Sam Querrey and others work out the rust in a backyard return to tennis

Sam Querrey reacts after defeating Novak Djokovic in the third round at Wimbledon in 2016.
World No. 45 Sam Querrey, seen here in 2016, went 1-1 on Saturday in Rolling Hills but still advanced to Sunday’s semifinals and will face Ernesto Escobedo.
(Adam Pretty / Getty Images)

Sam Querrey gladly put his racket aside after the Australian Open to focus on the birth of his son, Ford, 12 weeks ago. The coronavirus outbreak and subsequent global shutdown of sports extended Querrey’s break, giving him precious time with his son but leaving him unsure how he’d feel when he returned to competition Saturday at the six-man Homecourt Advantage tournament in Rolling Hills.

“Everyone’s a little rusty. I felt like my timing was clean,” said Querrey, a 2017 Wimbledon semifinalist and 2019 quarterfinalist. “My shoulder was a little sore from hitting serves. I haven’t hit serves in a while, but all in all I felt pretty good.”

Querrey, ranked No. 45 in the world, erased a 2-0 deficit to beat 17-year-old Zachary Svajda of San Diego 4-2, 4-1 in his first match but lost a third-set super tiebreak 10-8 to No. 126 Bradley Klahn in his second match. Querrey still advanced to Sunday’s semifinals and will face Ernesto Escobedo of West Covina.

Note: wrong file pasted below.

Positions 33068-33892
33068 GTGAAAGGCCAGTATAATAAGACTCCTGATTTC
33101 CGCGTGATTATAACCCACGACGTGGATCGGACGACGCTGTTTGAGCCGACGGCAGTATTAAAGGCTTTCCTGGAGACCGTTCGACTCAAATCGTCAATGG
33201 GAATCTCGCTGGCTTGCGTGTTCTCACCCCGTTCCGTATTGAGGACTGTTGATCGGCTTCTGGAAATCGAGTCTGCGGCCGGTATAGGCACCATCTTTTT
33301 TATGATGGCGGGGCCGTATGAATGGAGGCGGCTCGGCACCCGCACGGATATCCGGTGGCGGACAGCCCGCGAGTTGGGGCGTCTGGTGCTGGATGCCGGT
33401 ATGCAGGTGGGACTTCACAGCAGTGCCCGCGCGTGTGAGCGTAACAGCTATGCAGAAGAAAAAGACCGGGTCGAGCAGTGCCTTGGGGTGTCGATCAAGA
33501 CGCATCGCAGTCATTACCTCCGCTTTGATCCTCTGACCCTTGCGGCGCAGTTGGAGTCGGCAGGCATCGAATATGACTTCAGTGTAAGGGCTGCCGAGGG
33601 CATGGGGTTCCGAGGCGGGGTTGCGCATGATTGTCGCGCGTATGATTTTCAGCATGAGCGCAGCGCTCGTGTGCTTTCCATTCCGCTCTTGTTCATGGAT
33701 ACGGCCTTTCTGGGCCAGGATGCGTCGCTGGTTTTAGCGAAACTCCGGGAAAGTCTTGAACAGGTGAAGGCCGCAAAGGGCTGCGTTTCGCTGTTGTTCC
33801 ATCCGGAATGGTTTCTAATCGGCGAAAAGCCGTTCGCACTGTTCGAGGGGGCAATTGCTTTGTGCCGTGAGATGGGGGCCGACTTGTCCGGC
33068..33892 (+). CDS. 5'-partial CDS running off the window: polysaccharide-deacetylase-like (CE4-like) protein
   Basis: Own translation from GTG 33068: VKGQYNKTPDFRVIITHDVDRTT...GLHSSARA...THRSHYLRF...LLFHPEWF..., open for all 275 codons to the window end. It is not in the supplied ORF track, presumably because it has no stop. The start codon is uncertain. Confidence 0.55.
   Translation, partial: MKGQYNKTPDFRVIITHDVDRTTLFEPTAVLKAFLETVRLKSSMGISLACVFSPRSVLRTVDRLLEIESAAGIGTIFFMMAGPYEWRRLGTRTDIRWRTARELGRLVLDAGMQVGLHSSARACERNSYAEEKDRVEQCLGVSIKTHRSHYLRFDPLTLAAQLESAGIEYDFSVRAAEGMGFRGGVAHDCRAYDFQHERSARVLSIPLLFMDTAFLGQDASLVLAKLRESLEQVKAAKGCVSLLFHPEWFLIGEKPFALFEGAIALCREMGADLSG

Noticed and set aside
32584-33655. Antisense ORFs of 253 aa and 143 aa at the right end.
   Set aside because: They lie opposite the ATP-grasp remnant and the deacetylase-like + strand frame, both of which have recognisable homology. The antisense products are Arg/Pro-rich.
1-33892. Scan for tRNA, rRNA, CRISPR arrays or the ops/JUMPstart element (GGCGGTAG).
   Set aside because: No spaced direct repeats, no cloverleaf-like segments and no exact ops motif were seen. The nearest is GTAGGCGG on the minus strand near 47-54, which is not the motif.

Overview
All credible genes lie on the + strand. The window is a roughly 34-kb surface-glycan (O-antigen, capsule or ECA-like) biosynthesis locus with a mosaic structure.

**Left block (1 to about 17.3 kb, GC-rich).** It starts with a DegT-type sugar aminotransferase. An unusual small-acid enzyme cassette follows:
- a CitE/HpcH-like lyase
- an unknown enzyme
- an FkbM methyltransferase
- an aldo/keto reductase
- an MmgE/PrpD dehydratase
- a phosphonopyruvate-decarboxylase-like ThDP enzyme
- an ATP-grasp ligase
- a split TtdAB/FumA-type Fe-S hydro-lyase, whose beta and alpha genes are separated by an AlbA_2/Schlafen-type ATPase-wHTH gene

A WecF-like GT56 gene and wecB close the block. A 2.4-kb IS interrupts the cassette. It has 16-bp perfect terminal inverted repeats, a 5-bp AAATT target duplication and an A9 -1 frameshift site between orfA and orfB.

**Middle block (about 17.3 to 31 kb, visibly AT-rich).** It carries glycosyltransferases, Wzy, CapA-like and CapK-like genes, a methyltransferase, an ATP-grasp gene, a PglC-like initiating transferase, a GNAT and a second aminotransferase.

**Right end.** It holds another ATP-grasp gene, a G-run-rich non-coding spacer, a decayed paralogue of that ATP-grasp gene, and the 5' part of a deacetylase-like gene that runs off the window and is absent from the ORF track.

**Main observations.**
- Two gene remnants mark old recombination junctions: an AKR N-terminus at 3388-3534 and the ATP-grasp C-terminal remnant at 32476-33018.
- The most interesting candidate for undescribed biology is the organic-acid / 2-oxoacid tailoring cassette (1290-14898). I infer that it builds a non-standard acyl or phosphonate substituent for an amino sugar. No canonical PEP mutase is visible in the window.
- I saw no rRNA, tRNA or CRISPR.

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Marcos Giron, who lost to Escobedo but defeated Brandon Holt, will face Klahn in the other semifinal. Players were divided into two groups of three Saturday and competed in a fast-four, round-robin format. They were ranked within each group by the number of wins, then the number of sets and games. Total prize money is $10,000.

The event, played on a picturesque clay court in the backyard of tennis fan Scott Douglas, had a family feeling. Most of the players practice there, often together. Holt, who had a virtual USC graduation ceremony Friday and upset Escobedo on Saturday before losing to Giron, lives within walking distance. Douglas invited only a few friends, and all of them had to answer a doctor’s questions about their health before they were allowed in and seated at a distance from one another. Players tapped rackets after each match and retrieved balls on their own. There was a chair umpire but no one working the lines.

It was quaint but also a noteworthy stride for the sport following events staged recently with local players in Germany and West Palm Beach, Fla.

“For now it’s baby steps and playing regionally because at least it gives them a feeling they’re progressing and moving in the right direction,” said Holt’s mother, tennis Hall of Fame member Tracy Austin.